Saturday, September 29, 2007

Moving beyond Picasa

Picasa, the free photo editing program from the kind (yet sometimes somewhat misguided) folks at Google is the tool I use to improve many of the photos posted here on the blog. It is quick and easy to use to edit the framing of the picture (or 'cropping' in the vernacular), remove unwanted haze, brighten up or darken the overall picture, etc. It's that last feature that I use a lot; many of my pictures seem too dark when viewed on the screen, so I lighten them up in Picasa before posting. The weakness of Picasa as compared to more sophisticated (yet pricey - there's always a trade-off) tools like Photoshop is that it lightens the entire image. Every now and then, I have an image that I'd like to lighten only part of.

Consider this picture that I shot at Vinton County:

I want to lighten up the instrument panel, but I don't want to wash out the nice blue sky. Tonight I decided to see if I could doi just that using a very complex, yet still free, photo editing package called The GIMP. Here's the result:

Can you see the difference? It's actually too light now, which comes from having done the editing on my ancient beater PC which has an old worn out monitor on it. The monitor is perennially too dark and not very useful for that kind of work, but the concept seems sound. You can also see what looks like a high water line on the struts; that comes from having the image magnified beyond the confines of the small-ish 17" screen of the monitor.

The clock, having finally made the inarguable case that it is, in fact, Co-pilot Egg's bedtime, and thus taking my side in the eternal "whose turn is it to use the good computer" battle, I took another quick shot at it. I didn't take a lot of time in making the selection absolutely perfect, mostly because my bedtime isn't all that far removed from Egg's. You can see the sloppiness in where I selected the region to lighten if you click for the larger version and look closely at the left edge of the second strut from the right:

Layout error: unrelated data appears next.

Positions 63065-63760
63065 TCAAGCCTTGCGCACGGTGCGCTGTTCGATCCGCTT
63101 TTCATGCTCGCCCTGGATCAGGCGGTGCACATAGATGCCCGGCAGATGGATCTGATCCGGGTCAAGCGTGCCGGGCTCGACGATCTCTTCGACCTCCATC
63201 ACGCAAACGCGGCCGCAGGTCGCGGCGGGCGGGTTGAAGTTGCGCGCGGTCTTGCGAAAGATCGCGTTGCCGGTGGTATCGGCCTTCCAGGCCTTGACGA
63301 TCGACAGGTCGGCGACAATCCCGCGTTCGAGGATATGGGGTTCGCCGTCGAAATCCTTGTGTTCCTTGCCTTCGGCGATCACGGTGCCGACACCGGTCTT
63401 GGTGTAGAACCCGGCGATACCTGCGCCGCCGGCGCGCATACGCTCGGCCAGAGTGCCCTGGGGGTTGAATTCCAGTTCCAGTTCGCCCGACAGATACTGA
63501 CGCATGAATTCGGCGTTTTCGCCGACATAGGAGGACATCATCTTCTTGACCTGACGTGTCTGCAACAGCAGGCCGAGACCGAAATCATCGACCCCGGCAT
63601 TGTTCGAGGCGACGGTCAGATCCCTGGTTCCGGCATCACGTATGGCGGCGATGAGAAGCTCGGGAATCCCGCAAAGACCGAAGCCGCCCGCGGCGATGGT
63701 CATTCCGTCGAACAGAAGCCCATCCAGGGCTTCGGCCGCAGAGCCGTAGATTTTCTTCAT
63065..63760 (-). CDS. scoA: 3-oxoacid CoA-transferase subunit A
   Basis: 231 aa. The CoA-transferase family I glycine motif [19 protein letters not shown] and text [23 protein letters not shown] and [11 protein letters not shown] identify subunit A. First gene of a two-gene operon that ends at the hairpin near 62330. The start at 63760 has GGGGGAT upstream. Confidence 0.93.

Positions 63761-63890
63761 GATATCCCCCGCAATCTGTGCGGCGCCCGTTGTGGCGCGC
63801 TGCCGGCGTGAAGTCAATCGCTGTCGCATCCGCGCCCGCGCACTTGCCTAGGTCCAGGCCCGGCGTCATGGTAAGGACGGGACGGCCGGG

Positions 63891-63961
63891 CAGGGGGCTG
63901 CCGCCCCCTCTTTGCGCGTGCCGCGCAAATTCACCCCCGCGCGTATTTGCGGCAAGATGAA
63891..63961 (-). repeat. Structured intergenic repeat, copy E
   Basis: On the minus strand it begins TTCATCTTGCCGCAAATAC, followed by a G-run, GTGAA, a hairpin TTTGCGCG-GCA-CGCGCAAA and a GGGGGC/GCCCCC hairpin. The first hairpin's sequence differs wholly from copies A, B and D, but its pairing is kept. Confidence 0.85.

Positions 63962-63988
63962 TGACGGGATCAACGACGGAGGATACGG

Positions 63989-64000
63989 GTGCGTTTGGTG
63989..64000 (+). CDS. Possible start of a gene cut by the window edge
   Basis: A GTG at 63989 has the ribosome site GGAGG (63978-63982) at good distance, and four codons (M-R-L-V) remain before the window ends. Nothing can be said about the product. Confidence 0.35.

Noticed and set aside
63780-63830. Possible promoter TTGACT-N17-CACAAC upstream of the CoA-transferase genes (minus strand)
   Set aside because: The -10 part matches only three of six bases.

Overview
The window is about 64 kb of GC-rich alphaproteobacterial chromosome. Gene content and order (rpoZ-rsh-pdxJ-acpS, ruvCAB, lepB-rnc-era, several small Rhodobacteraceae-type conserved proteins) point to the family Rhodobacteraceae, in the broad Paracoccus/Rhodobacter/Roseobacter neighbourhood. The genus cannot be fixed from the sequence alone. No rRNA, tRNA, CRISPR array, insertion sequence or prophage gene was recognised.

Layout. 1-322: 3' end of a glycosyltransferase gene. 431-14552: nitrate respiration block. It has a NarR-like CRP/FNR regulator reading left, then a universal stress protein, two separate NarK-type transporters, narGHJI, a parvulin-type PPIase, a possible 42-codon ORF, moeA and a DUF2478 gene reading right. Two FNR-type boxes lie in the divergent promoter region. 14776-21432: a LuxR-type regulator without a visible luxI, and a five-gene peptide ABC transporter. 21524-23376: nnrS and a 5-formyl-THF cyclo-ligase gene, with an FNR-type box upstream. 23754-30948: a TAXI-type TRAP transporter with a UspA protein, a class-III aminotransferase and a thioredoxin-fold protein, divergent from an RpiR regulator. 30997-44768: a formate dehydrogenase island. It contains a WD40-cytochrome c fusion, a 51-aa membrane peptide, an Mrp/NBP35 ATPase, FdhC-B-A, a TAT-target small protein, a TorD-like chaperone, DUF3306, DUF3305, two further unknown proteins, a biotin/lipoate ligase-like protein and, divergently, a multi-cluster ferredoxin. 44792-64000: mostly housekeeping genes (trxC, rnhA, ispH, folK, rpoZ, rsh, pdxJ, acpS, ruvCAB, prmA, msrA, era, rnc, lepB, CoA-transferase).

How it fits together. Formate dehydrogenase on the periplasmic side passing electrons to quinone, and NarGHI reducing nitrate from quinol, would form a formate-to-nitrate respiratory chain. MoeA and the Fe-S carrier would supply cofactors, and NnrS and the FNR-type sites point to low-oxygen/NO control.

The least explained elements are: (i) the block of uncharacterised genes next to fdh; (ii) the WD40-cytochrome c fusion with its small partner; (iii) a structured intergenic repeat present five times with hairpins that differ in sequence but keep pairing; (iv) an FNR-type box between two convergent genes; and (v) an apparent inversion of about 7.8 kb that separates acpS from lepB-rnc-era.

The original:

Wednesday, September 26, 2007

Pre-Gathering of Mustangs and Legends

Well, because of an unfortunate work commitment, I am going to be unable to attend The Gathering of Mustangs & Legends, billed as "A Once in a Lifetime Aviation Celebration." It's this Friday, Saturday, and Sunday at Rickenbacker Air Force Base, which is an easy 20 minute drive from my house. Over 100 P-51s are expected, along with an airshow that will rival those that they have at Oshkosh every year. In fact, in one big respect this airshow will exceed the Oshkosh standard: the Air Force Thunderbirds will be performing. But, I won't be there.

That said, my friend Arnett Howard, a local professional musician, pilot, and history buff has spent quite a bit of time recently researching the history of the Tuskegee Airmen and their three year period of being based at Rickenbacker (nee Lockbourne) AFB. He has put together a nice photo display which will be included in the exhibit showing the history of the air base. Even though my weekend is fully committed to work, I was able to get away from the office today to help Arnett deliver his display to the base and help set it up.

There were a handful of airplanes already there, so I at least got to see a dozen or so of the 100+ Mustangs that will be flying in. Also, Arnett is friends with one of the airshow performers, and it just happens to be a performer that I've known about and seen perform many times. Her name is Patty Wagstaff, and although she doesn't know it, our history goes way back.

Early in her scholastic career, Co-pilot Egg attended a school that had woefully obsolete ideas concerning what females can and cannot do in modern society. To combat the gender-typing that the school seemed to feel appropriate in imbuing in my child, I used Ms. Wagstaff as a counter example. Egg saw Patty perform at the 2004 Dayton Airshow, and came away suitably impressed. Even back when we had the Tampico, steep banks and pushovers that would lift her against the seat belt were called "Wagstaffs" or 'P-Wags."

Earlier this year, Egg and I flew to Burke-Lakefront, where they have a "Women in Aviation" museum set up in the terminal. Part of their collection is a Patty Wagstaff display, including one of her flight suits. I asked Egg to pose in front of the display for a picture. You may remember the somewhat disappointing result, and what I said about it at the time: